Local playwright’s “Love and Cheese Toast” wins national award


From Left: Sarah Kathryn Bonds and Gary Wise in Theatre Tuscaloosa’s production of “Love & Cheese Toast” by Cooper Shattuck. Photo by Porfirio Solorzano.

Maria Grenyo, Contributing Writer

Cooper Shattuck wasn’t a playwright, but he had stories to tell. Shattuck said his mother, Judy Shattuck, was also a storyteller, but she used old photo albums to tell them. A photo from her wedding album sparked a story that inspired “Love and Cheese Toast,” a play that discusses racism, discrimination and guilt in 1950s Alabama.   

After over 30 years as a Tuscaloosa lawyer, he turned his family story into a play with the help of the director Tina Turley at Theatre Tuscaloosa. It was showcased at the American Association of Community Theatre’s virtual AACTFest 2021

Following its showcase at AACTFest, Theatre Tuscaloosa performed “Love and Cheese Toast” as its first in-person production since the beginning of the COVID-19 pandemic. It ran once on July 9 and twice on July 10.

The play opens in present-day Alabama with a young woman, Mary, and her father, Charlie, sitting on a darkened stage. They discuss her plans to get married while they look at old photographs together. Charlie reminisces about his mother Judy, who is based on Shattuck’s mother, and tells the story of her wedding day.

Judy was excited to get married, but her parents wouldn’t allow her to invite the family’s Black housekeeper, Annie Mae, to the wedding. She was persistent, and the family devised a plan for Annie Mae to attend the wedding without causing an uproar. 

NorQuina “Q” Rieves, the actress who played Annie Mae, said the play showed how some white families treated their housekeepers while also addressing existing racism. 

“It tackles [race] in a very human way. It tackles it in a very caring and loving way. It shows inclusivity, but it also shows the lines of injustice that were still present, even at that time,” Rieves said.

Rieves said she felt connected to the role because her grandmother was a caretaker for a white family, and her mother was a playmate to the family’s white children. 

“It’s kind of woven into the fabric of who I am as a person, so I wasn’t uncomfortable because I understand my history. I understand where I’ve come from, which is important to understand where I’m planning to go as an African American woman,” she said. 

Shattuck said it’s important to talk about the past relationships between white people and their Black housekeepers because it isn’t often discussed. Judy loved Annie Mae, but Shattuck said the relationship was complex.  

“Does it mean that Annie Mae was treated as she should have been treated because of her race? No,” Shattuck said.   

After the wedding, the play jumps to Judy and Annie Mae in the past. Judy gets married, her father is killed, and her mother passes away. Judy and her husband move around the country with their two children, eventually settling down in New England.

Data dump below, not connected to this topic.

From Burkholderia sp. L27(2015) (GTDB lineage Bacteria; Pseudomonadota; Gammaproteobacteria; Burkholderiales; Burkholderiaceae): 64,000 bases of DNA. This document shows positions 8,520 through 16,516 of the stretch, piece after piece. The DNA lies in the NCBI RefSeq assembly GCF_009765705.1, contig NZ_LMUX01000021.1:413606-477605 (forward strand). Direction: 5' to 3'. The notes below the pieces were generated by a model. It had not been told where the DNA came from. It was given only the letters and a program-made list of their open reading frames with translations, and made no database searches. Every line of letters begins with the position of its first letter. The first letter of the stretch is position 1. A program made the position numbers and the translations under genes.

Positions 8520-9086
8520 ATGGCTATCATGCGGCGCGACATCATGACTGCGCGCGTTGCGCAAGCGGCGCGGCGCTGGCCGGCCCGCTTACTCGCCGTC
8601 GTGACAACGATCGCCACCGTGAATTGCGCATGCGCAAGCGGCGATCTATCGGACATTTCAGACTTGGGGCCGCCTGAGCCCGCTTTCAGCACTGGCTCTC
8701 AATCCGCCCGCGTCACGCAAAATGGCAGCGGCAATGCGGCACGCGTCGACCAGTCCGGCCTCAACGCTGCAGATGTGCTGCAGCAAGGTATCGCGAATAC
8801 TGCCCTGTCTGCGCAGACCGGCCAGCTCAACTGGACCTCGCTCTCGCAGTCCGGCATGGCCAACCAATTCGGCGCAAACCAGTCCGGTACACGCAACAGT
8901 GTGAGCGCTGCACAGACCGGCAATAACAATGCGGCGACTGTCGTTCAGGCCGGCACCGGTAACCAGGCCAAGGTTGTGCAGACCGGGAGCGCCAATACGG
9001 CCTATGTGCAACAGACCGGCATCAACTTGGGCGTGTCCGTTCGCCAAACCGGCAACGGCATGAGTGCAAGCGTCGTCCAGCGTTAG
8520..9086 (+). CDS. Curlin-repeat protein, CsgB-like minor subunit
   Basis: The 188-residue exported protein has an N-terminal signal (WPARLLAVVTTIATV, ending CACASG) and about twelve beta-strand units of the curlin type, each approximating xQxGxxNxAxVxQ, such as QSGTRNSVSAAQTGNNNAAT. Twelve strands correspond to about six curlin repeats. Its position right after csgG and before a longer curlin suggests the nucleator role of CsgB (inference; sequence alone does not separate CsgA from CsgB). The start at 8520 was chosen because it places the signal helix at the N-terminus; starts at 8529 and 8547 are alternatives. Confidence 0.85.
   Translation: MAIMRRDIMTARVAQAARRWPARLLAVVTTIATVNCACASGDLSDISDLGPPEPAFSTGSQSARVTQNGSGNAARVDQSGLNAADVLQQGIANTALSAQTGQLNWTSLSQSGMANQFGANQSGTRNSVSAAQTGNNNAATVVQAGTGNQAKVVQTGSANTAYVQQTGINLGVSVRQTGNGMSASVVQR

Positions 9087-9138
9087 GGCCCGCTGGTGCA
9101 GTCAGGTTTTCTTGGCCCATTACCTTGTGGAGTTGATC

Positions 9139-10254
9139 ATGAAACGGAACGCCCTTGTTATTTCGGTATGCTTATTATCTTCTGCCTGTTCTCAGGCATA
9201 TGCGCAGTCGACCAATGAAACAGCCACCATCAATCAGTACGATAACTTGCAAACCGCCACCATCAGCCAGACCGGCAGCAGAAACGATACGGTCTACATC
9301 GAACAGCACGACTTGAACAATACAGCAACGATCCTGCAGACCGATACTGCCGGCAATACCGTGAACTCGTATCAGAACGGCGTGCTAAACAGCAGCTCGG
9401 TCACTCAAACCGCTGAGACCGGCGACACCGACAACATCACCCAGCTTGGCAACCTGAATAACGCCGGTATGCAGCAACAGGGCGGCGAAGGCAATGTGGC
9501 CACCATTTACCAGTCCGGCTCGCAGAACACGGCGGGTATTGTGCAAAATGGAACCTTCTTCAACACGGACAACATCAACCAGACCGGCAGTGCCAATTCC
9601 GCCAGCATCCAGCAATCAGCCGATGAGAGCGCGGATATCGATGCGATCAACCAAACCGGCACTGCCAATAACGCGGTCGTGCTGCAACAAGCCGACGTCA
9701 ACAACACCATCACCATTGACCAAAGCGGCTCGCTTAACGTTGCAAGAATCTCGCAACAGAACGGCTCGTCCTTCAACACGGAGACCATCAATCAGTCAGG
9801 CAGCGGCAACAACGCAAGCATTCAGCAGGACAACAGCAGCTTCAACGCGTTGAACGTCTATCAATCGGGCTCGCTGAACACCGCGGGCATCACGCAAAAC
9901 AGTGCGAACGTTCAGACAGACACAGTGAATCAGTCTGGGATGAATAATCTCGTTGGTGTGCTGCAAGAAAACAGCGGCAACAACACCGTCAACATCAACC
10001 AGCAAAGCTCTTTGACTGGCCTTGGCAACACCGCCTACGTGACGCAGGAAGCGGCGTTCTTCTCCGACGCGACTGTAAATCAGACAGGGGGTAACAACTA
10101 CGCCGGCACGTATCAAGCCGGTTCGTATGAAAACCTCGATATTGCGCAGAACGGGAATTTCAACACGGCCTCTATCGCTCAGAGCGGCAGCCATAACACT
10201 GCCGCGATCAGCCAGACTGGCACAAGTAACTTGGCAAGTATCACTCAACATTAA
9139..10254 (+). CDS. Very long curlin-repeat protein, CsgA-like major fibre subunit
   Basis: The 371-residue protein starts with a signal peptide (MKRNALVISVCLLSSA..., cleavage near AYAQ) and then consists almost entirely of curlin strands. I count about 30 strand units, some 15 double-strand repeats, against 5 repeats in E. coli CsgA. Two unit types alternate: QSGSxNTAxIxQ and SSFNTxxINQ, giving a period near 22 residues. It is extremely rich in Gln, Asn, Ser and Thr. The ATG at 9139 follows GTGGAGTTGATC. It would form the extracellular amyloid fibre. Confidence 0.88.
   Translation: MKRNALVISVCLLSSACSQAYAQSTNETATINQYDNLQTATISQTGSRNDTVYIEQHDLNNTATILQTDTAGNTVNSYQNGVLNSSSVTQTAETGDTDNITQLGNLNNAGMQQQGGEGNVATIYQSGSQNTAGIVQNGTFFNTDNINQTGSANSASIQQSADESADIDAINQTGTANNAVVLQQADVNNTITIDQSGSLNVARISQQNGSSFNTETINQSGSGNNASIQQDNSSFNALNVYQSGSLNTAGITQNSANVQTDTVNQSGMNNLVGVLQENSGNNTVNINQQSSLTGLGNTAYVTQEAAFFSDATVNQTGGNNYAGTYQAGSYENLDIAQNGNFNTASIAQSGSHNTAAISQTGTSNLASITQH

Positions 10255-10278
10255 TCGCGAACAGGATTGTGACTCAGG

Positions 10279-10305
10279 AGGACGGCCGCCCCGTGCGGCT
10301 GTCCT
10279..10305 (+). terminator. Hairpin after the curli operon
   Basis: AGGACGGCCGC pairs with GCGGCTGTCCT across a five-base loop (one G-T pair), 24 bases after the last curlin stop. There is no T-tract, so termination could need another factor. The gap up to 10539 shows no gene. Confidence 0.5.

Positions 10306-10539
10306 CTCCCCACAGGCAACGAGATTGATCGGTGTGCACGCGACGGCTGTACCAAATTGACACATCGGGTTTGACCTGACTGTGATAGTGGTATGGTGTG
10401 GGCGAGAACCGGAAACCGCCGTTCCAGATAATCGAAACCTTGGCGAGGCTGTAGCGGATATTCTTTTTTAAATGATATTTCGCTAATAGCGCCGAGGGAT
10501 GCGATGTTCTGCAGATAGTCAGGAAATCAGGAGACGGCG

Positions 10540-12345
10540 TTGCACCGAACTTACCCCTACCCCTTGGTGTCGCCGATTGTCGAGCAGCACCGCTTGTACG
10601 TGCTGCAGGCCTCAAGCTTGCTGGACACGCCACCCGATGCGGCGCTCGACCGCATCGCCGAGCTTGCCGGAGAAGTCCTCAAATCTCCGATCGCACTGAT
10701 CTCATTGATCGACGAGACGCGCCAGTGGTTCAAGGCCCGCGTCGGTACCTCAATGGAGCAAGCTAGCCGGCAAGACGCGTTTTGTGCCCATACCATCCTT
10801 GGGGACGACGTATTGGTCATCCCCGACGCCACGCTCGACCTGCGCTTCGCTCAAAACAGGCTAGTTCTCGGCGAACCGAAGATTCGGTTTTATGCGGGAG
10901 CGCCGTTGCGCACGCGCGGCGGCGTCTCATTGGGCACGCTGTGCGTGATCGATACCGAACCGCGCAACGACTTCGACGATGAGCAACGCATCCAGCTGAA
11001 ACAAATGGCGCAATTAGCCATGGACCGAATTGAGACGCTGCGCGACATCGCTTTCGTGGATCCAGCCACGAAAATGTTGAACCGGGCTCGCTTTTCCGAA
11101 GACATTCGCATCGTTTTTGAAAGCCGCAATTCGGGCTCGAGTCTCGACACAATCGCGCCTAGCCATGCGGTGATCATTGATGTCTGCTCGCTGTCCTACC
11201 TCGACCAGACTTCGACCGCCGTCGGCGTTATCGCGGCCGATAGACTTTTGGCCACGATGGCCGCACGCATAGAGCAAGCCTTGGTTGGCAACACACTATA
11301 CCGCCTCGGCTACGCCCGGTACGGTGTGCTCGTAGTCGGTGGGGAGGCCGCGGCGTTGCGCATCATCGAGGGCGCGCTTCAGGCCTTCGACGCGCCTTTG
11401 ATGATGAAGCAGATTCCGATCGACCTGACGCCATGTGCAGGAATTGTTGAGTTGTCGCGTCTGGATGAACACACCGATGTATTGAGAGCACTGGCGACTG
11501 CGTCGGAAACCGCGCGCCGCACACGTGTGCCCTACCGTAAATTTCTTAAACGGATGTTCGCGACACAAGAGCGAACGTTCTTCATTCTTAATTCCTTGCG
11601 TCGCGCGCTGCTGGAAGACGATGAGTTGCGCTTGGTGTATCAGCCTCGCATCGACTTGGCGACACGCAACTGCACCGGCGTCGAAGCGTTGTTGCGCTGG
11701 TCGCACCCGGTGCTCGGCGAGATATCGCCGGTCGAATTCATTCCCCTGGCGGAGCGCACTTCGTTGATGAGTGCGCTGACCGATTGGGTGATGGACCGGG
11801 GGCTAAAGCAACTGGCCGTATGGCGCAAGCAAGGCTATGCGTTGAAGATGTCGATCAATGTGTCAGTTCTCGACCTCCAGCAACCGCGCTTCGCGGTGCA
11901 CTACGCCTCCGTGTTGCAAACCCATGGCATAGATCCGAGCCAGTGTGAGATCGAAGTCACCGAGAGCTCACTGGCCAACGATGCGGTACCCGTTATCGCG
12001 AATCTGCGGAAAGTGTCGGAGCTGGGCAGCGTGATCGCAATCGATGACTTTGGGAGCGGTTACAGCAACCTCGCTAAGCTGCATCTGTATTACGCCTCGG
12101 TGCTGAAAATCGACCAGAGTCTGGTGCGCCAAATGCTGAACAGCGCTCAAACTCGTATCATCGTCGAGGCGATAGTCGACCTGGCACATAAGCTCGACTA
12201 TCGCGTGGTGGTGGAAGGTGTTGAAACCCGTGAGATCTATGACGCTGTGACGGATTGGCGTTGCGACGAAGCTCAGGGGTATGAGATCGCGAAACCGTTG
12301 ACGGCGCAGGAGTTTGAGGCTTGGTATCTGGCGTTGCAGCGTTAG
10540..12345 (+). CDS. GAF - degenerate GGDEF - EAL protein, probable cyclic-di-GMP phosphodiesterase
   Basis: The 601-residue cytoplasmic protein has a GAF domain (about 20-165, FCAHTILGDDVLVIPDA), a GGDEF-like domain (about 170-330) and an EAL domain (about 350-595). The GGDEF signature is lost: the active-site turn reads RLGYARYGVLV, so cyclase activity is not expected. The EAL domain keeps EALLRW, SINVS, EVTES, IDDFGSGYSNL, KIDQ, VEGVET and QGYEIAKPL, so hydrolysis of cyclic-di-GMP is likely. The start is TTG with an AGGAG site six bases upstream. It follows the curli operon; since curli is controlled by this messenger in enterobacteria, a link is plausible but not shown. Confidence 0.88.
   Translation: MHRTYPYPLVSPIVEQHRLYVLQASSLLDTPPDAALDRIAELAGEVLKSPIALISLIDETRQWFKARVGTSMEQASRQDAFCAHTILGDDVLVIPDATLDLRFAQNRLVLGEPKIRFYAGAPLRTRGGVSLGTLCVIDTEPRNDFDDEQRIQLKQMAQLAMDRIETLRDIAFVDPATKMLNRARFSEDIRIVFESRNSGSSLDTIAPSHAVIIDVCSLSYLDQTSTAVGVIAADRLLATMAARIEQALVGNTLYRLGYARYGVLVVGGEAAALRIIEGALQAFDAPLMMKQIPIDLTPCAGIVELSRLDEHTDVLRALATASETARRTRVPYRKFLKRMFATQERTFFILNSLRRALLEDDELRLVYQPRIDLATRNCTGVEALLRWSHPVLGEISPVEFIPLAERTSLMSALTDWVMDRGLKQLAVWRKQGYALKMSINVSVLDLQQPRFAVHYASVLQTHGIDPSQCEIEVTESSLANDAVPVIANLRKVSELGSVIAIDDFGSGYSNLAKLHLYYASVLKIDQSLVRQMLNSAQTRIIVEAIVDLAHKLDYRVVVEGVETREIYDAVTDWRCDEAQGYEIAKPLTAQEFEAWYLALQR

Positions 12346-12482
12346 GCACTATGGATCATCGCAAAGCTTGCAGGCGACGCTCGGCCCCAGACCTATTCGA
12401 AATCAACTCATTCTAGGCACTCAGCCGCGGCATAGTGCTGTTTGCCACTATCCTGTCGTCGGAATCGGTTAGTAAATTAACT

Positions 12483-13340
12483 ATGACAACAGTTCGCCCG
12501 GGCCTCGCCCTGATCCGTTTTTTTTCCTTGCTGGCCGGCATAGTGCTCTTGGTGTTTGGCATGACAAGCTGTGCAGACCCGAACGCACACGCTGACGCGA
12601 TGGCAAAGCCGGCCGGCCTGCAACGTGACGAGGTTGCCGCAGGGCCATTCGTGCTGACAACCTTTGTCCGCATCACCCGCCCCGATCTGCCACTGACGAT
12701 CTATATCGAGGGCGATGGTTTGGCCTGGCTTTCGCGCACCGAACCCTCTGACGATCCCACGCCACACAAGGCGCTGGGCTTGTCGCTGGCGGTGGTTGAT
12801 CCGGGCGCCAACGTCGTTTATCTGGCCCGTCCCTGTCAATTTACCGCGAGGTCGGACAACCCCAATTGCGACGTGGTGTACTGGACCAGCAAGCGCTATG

Judy and Annie Mae reunite after 25 years when Judy is on a trip to New York. Their reunion ends with Judy crying about how Annie Mae was treated. Shattuck was inspired to write the scene by a real photo of his mother crying in Annie Mae’s lap. 

“There’s a picture again that exists in my mom’s photographs of her and Annie Mae in this apartment in New York that my father took. He talked about how she was sitting in Annie Mae’s lap just bawling. And of course, nobody ever explained what she was crying about, so we don’t know what they talked about. She never did really say,” Shattuck said. “So that was a bit of editorial license, but it helped communicate the fact that at some point along the way, my mother’s attitude changed.”

When Judy apologizes to Annie Mae for the discrimination she faced, Annie Mae reassures Judy that it wasn’t her fault. Shattuck said this scene reflects the burden Black people experience. 

“We should still feel bad for the way they were treated and the way they felt for generations,” Shattuck said. “It ain’t about us feeling bad about it. And so that’s why in that scene, Judy is the one crying and upset and emotional, and it falls back on Annie Mae to pat her back and make her feel better, which is again a subservient role which she’s had for her whole life.” 

Rieves said the scene achieved its purpose. African Americans, she said, are tasked with explaining why racism is wrong to white people. 

“We are still explaining why racism is offensive to white people who still don’t quite get it, and I don’t think it’s a matter of not quite getting it … they don’t want to get it because it causes them to acknowledge a very painful legacy that may be in their lineage that they don’t want to believe happened or they don’t want to take accountability for,” Rieves said. 

Then, the play transitions to Mary and Charlie waiting for her fiance Mike to arrive for dinner. Mike is Black, and Shattuck said he ended the play with this scene because it showed that “change can happen, and it’s gradual,” but said he realizes there is more progress to be made. 

“Yes, it’s good that you don’t consciously discriminate against somebody, but you have to appreciate that there are systems in place that discriminate,” Shattuck said.

Rieves said she hopes everyone who saw the play left with a feeling that there’s still work to be done.

“I think anyone that saw that play and they left the same way they came in, they were just simply entertained. If someone came in and their hearts were changed to say there’s more that I can do, then yes, the mission of that work definitely was accomplished,” Rieves said.